College of Forestry News

“The world is not a machine,” Nelson said. “If we viewed the world as a system or an organism or something with emergent properties or as a living being, we’d think very differently about proposed solutions or what counted as success.”

Founded by OSU forestry professor T. J. Starker in 1936, Starker Forests now holds more than 87,000 acres of timberland in five Western Oregon counties, and Blanchard has lived through much of the company’s history.

Assistant professor Ben Leshchinsky and collaborators report unstable slopes on Oregon’s coastline could see a 30 percent jump in landslide movements if extreme storms become frequent enough to increase seacliff erosion by 10 percent.

Tammy Cushing

Next year, Tammy Cushing, an Extension forest business specialist at Oregon State University, will become the third woman to serve as president of the largest professional society of foresters in the world.

The annual Starker Lecture Series at Oregon State University will this year focus on tribal forestry with a film, three lectures and a capstone field trip.

Elliot forest

Anthony Davis, interim dean of the College of Forestry at Oregon State University, was interviewed on OPB's Think Out Loud about what the Elliott State Forest could bring to the college as a research forest.

Swiss Needle Cast

The epidemic of Swiss needle cast on the wet and foggy west slope of the Oregon Coast Range has intensified as recent climate trends make the environment friendlier to the fungal disease that hits Douglas-fir, the most important timber species in the Pacific Northwest.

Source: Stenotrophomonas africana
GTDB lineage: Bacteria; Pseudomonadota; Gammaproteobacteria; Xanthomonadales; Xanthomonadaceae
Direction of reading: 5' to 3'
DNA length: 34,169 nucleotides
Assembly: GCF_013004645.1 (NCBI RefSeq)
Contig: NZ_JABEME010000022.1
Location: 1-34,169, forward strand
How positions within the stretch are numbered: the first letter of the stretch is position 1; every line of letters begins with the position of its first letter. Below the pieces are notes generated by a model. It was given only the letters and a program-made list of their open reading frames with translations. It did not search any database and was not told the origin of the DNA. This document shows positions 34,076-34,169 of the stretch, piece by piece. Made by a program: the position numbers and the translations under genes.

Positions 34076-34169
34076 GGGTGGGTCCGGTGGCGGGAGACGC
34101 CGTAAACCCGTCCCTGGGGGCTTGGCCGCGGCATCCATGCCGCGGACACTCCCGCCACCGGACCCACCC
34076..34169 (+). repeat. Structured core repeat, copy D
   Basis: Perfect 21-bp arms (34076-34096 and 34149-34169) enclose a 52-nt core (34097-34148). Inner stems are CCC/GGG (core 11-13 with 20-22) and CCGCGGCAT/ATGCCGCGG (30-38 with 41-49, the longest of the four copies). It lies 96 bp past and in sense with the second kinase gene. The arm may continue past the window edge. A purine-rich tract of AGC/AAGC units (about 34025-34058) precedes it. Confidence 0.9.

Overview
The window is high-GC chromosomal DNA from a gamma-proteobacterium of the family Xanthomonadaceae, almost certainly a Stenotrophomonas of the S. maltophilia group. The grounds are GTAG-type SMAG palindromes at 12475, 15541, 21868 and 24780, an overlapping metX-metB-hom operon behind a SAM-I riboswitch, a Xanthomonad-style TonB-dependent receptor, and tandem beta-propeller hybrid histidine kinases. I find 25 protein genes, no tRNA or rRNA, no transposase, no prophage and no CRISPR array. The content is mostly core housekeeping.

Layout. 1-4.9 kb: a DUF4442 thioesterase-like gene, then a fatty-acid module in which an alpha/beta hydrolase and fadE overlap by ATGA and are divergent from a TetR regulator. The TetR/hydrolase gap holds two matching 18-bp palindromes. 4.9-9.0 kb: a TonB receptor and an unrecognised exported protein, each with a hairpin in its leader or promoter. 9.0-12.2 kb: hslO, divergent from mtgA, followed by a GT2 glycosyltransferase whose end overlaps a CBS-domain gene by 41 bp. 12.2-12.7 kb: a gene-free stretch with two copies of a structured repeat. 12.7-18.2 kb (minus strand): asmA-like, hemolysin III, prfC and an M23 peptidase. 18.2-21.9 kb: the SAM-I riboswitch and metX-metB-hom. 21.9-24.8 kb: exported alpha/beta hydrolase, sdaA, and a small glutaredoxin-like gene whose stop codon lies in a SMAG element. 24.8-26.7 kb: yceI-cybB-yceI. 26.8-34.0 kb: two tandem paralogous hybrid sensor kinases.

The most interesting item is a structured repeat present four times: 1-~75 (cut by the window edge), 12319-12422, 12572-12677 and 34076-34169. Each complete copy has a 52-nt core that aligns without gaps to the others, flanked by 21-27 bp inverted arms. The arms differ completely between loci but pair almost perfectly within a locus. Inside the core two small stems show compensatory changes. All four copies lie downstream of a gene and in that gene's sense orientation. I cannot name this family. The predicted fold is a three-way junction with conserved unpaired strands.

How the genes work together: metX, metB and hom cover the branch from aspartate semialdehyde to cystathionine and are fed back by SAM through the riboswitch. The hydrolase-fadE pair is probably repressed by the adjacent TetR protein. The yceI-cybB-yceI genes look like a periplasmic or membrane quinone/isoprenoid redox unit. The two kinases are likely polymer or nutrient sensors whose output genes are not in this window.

Christopher Dunn

“We’re still digging in our heels like we always have and we’re just going after it more and more and more, rather than backing off and taking a different assessment,” said Chris Dunn, who studies fire at Oregon State University.

Douglas Complex fire

“We leveraged a fire severity metric that integrates fire intensity and tree susceptibility. We demonstrated how industrial forest management increases these aspects of fire risk,” said Harold Zald, lead author and a former post-doctoral scientist at Oregon State.

annual river flow

“That suggests smaller, prescribed burns can be a management tool for potentially decreasing the threat of bigger fires and creating more resilient forests without having a major effect on water yields,” said co-corresponding author Kevin Bladon of Oregon State University.